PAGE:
• The Washington Post encouraged, but didn’t mandate, its employees to work from home, beginning on Wednesday and carrying “through the end of the month.”

• Restaurants and bars geared up for St. Patrick’s Day, with some beginning festivities on Tuesday night. An Arlington bar crawl was scheduled for Saturday from noon to 7 PM.

• The Environmental Film Festival decided to cancel its in-person showings and go virtual, and ShamrockFest said it would forgo a 2020 concert. The Cherry Blossom Festival hoped to move ahead. We updated this article over subsequent days as the postponements and cancellations began to pile up.

Photograph courtesy Snowshoe Mountain Resort.

• As air travel began to feel dangerous and spring break plans crumbled, we recommended some getaways within driving distance, including a Japanese-themed inn in the Shenandoah Valley and heated yurts in Maryland.

Wednesday, March 11, 2020

Morning headlines: Joe Biden became the likely Democratic nominee after wins in the Midwest. Lawmakers began to discuss a stimulus plan to counter economic damage from the coronavirus.  

Tourists on the Mall in 2019. Photograph by AlexCorv, via iStock.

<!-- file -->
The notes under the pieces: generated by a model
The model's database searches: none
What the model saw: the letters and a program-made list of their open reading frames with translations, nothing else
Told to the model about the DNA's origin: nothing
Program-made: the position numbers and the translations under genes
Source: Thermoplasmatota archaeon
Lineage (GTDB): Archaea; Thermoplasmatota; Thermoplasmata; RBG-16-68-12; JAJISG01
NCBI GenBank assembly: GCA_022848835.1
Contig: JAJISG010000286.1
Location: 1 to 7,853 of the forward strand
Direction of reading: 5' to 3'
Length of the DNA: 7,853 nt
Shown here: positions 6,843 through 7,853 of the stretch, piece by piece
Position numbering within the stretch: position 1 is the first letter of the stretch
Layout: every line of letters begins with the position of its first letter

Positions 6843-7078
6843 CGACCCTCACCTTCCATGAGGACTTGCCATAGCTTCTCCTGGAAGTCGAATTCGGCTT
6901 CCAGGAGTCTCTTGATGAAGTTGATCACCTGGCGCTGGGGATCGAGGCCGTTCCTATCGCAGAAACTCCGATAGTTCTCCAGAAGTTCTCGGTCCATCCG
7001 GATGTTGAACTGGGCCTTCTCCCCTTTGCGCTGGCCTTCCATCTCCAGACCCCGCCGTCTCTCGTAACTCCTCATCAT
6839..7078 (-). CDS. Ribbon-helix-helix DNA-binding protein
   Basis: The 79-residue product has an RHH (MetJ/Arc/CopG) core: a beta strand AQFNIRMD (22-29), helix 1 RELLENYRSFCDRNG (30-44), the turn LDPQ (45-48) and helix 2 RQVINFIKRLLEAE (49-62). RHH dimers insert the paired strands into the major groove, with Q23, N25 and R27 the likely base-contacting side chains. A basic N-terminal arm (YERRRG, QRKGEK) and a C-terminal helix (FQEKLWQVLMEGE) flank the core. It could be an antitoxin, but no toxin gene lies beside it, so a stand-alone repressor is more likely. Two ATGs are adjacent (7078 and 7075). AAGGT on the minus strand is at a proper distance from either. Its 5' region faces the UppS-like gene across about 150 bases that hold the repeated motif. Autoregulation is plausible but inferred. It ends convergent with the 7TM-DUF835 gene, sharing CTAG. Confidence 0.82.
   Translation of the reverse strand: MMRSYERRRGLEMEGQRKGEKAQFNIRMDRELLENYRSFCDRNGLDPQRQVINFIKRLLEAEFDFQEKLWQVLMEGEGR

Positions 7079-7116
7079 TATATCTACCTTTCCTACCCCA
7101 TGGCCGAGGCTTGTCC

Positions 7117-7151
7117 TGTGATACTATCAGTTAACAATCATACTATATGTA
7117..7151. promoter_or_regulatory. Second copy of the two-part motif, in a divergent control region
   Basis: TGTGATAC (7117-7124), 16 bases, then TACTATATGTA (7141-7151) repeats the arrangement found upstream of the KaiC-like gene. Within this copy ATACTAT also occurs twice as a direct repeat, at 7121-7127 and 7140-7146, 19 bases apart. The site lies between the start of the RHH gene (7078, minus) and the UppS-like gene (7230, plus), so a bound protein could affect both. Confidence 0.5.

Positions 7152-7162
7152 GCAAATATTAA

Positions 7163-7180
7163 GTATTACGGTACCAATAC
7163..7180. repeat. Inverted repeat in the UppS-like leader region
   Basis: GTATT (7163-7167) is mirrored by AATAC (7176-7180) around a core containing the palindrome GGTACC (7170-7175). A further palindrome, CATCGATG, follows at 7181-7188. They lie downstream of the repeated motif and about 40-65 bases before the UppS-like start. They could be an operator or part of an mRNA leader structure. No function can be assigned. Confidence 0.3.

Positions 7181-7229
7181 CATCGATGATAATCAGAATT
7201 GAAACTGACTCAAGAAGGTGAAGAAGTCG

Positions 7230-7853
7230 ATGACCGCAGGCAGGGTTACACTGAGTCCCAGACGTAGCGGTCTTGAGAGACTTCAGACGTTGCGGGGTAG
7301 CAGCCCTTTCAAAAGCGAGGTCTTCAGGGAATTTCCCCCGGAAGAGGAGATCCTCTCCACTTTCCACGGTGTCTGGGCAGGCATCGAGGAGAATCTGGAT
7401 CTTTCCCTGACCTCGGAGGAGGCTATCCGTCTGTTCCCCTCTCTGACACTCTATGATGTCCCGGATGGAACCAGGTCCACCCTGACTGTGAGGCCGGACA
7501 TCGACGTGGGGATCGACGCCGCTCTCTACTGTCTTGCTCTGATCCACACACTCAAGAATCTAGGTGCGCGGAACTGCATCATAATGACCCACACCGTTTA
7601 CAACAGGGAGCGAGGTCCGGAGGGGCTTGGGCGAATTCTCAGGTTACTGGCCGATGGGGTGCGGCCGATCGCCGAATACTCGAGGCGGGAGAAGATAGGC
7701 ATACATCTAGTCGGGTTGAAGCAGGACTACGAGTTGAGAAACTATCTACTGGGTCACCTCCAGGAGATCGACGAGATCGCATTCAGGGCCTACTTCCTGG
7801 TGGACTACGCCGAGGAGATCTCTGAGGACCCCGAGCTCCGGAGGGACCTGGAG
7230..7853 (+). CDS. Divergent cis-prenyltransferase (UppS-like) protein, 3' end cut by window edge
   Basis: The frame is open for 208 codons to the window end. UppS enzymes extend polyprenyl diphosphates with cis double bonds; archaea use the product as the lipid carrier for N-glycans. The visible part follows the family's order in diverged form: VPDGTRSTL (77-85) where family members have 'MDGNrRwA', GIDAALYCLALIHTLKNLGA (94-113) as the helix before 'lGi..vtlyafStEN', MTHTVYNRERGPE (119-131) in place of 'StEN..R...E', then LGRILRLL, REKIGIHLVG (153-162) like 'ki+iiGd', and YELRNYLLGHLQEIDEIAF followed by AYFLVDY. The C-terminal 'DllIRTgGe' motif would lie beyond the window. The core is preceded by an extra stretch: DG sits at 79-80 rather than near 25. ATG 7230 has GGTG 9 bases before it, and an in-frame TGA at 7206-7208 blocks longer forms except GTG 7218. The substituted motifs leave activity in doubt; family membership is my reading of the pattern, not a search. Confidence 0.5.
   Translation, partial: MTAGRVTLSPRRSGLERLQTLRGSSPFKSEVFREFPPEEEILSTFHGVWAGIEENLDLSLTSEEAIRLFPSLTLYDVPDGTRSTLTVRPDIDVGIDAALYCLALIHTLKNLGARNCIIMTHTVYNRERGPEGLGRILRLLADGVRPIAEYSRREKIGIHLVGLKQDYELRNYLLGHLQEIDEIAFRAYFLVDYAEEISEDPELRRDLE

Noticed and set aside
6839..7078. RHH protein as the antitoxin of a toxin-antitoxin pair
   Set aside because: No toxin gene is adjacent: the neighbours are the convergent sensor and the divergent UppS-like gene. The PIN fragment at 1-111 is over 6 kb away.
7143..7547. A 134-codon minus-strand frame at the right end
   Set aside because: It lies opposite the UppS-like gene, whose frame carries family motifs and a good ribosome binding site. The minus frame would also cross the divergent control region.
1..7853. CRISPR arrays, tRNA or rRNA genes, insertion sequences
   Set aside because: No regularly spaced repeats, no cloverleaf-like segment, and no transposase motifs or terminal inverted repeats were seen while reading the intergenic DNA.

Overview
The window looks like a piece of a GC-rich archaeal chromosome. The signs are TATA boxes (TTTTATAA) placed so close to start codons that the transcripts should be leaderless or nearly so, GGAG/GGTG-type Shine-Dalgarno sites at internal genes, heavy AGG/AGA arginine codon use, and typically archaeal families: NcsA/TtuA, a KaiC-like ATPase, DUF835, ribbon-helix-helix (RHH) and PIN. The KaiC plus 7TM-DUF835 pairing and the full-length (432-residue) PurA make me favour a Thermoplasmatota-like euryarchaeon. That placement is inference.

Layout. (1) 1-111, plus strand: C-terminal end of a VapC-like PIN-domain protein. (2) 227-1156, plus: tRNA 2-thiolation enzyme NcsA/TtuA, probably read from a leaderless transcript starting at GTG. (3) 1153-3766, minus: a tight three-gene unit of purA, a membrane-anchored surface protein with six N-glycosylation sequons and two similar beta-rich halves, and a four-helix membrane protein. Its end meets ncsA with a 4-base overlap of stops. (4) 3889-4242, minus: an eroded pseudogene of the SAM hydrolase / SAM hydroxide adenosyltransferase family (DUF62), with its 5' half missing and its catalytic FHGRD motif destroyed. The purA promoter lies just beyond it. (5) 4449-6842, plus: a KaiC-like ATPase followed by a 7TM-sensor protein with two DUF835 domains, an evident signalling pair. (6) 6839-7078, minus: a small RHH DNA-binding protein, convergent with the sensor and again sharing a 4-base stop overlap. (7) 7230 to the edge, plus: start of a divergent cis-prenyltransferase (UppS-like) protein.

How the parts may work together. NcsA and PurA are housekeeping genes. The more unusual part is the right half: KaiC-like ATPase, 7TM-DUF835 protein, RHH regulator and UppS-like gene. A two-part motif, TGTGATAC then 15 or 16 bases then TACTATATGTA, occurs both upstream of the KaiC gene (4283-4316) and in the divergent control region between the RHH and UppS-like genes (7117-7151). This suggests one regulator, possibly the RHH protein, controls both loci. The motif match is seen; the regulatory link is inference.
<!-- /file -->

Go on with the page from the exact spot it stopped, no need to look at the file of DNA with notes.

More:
• We previewed the restaurant Mercy Me, which was expected to open soon. (Some good news: It did, and it’s still in business!)

• An expert told us how to keep your hands from getting too dry, amid all that washing/ABCs-singing.

• DC’s tour guides worried about an economic catastrophe as an increasing number of normally lucrative student groups began to cancel trips to DC.

Photograph courtesy National Cherry Blossom Festival.

• The National Cherry Blossom Festival, slated to run March 20 to April 12, canceled all events until March 31, and said it was trying to “reimagine” some others. (It would eventually go virtual, while the mayor would order the National Guard to restrict access to the Tidal Basin, which was drawing huge crowds.)

Thursday, March 12, 2020

Morning headlines: The US limited travel from Europe. The NBA suspended its season. College campuses began to send students home. Tom Hanks said he had tested positive for the virus.

Photograph by Hannah Good.

• Haim’s surprise show at Call Your Mother went off as planned Wednesday night. They covered Britney Spears and producer Rostam Batmanglij joined them for a number.

• Open houses were scheduled to take place on the upcoming weekend, including on at a good-looking two-bedroom on Lanier Place, Northwest, and another for a swanky six-bedroom manse in Arlington. So far, agents said they weren’t feeling any dip in business. One planned to offer doughnuts and coffee at his upcoming open house.

• The Washington Post advised its reporters to interview sources over the phone if possible and to stand three feet away from them if not. Politico urged employees to stay home and canceled events.